About Typhus: Introduction, Symptoms & Treatments


Typhus Introduction

Typhus is a sudden severe illness caused by infection with Rickettsia bacteria.

Outbreaks of typhus tend to occur in developing countries and areas where there is poverty, homelessness, close human contact and poor sanitation.

The Rickettsia bacteria that cause typhus are carried by body lice, ticks, mites and fleas.

This page covers the main types:

  • epidemic typhus (the most serious form) – this type occurs in Africa, South America and Asia, and is transmitted by body lice
  • endemic typhus (the milder form of the disease) – it occurs throughout the world and is transmitted by ticks, mites and fleas
  • scrub typhus (also called Tsutsugamushi fever) – this type is caught from mites infected with Orientia tsutsugamushi bacteria, which live in heavy scrub vegetation in parts of rural southeast Asia, Oceania and northern Australia

Typhus is generally not a problem in the UK. But you may become infected abroad if you catch Rickettsia-infected lice from infested people or bedding (in budget accommodation or on a sleeper train, for example), or if you are bitten by a Rickettsia-infected tick, mite or flea.

What is Typhus?

Typhus is a disease caused by an infection with the Rickettsia bacteria. Fleas, mites (chiggers), lice, or ticks transmit it when they bite you. Fleas, mites, lice, and ticks are types of invertebrate animals known as arthropods. When infected arthropods bite someone, they may leave the bacteria that cause typhus behind. Scratching the bite opens the skin and allows the bacteria to enter the bloodstream. Once in the bloodstream, the bacteria reproduce and grow.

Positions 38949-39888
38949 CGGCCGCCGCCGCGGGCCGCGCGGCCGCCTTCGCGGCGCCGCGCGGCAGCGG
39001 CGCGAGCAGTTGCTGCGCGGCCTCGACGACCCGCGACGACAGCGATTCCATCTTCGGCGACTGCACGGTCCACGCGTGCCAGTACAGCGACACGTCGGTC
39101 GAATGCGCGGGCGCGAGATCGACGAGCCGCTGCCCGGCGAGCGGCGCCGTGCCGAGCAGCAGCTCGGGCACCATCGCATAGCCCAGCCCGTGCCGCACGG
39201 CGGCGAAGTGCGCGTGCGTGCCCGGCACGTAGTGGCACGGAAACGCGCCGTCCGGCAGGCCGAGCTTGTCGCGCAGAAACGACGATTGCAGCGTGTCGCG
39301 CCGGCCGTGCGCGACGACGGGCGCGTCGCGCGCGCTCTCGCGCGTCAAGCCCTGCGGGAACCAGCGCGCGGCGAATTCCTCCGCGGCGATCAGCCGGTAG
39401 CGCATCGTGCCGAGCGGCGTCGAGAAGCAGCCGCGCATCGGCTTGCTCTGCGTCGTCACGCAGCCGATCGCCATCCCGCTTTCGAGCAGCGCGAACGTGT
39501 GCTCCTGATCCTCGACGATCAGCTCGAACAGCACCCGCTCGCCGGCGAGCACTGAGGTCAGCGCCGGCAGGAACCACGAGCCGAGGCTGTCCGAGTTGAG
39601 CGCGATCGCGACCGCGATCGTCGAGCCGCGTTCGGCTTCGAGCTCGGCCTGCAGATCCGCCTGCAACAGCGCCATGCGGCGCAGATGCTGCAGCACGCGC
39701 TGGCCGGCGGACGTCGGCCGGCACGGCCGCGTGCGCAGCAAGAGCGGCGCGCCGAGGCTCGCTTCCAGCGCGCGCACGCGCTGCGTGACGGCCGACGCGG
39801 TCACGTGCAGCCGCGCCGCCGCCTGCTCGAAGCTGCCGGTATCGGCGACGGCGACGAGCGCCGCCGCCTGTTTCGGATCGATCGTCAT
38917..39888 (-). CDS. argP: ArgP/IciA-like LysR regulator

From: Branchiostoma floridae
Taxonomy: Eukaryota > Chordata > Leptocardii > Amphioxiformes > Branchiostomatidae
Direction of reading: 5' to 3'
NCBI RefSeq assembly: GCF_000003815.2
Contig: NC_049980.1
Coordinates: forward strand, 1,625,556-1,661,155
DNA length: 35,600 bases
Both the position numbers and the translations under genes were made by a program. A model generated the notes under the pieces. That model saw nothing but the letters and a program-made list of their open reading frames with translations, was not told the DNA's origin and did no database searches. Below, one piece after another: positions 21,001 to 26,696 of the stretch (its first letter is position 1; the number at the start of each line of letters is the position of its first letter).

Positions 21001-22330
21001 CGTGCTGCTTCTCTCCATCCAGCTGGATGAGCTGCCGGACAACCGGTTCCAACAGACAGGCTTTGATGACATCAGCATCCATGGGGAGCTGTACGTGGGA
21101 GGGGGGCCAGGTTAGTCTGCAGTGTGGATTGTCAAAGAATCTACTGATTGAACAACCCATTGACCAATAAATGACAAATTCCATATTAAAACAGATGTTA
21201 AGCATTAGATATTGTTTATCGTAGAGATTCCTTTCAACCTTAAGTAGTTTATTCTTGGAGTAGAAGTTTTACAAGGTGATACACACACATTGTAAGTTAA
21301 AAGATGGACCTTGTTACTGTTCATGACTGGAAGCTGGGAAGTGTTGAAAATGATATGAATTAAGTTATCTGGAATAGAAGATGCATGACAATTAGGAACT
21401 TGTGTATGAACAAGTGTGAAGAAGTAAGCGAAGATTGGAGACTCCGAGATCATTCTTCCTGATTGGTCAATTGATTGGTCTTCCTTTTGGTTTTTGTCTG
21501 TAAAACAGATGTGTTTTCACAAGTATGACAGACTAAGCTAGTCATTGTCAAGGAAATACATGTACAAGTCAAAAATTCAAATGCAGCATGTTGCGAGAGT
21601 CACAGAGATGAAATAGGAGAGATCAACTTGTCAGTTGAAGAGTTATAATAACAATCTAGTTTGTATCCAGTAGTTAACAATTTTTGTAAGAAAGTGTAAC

There are three different types of typhus:

  • epidemic (or louse-borne) typhus
  • endemic typhus
  • scrub typhus

The type of typhus you are infected with depends on what bit you. Arthropods are typically carriers of one typhus strain unique to their species.

Typhus outbreaks usually only occur in developing countries or in regions of poverty, poor sanitation, and close human contact. Typhus is generally not a problem in the United States, but you may become infected while traveling abroad.

Untreated typhus can lead to serious complications and it’s potentially fatal. It’s important to see your doctor if you suspect that you may have typhus.

Symptoms of murine or endemic typhus may include:

  • Abdominal pain
  • Backache
  • Dull red rash that begins on the middle of the body and spreads
  • Extremely high fever (105 – 106 degrees Fahrenheit), which may last up to 2 weeks
  • Hacking, dry cough
  • Headache
  • Joint and muscle pain
  • Nausea
  • Vomiting

Symptoms of epidemic typhus may include:

  • Chills
  • Confusion
  • Cough
  • Delirium
  • High fever (104 degrees Fahrenheit)
  • Joint pain (arthralgia)
  • Lights that appear very bright; light may hurt the eyes
  • Low blood pressure
  • Rash that begins on the chest and spreads to the rest of the body (except the palms of the hands and soles of the feet)
  • Severe headache
  • Severe muscle pain (myalgia)
  • Stupor

The early rash is a light rose color and fades when you press on it. Later, the rash becomes dull and red and does not fade. People with severe typhus may also develop small areas of bleeding into the skin (petechiae).

Treatment for Typhus

Antibiotics most commonly used to treat typhus include:

  • doxycycline (preferred treatment)
  • cholramphenicol (option for those not pregnant or breast-feeding)
  • ciprofloxacin (used for those who are unable to take doxycycline)

What are the possible complications?

If typhus is not diagnosed and treated promptly, there is a risk of developing complications, including:

  • long-term hearing loss or tinnitus
  • low blood pressure
  • organ damage and kidney failure
  • secondary bacterial infection, such as pneumonia
  • seizures
  • confusion
  • drowsiness
  • gangrene

The patient may need to have hospital follow-up for some months after recovering from an attack of typhus to receive treatment for these long-term problems.

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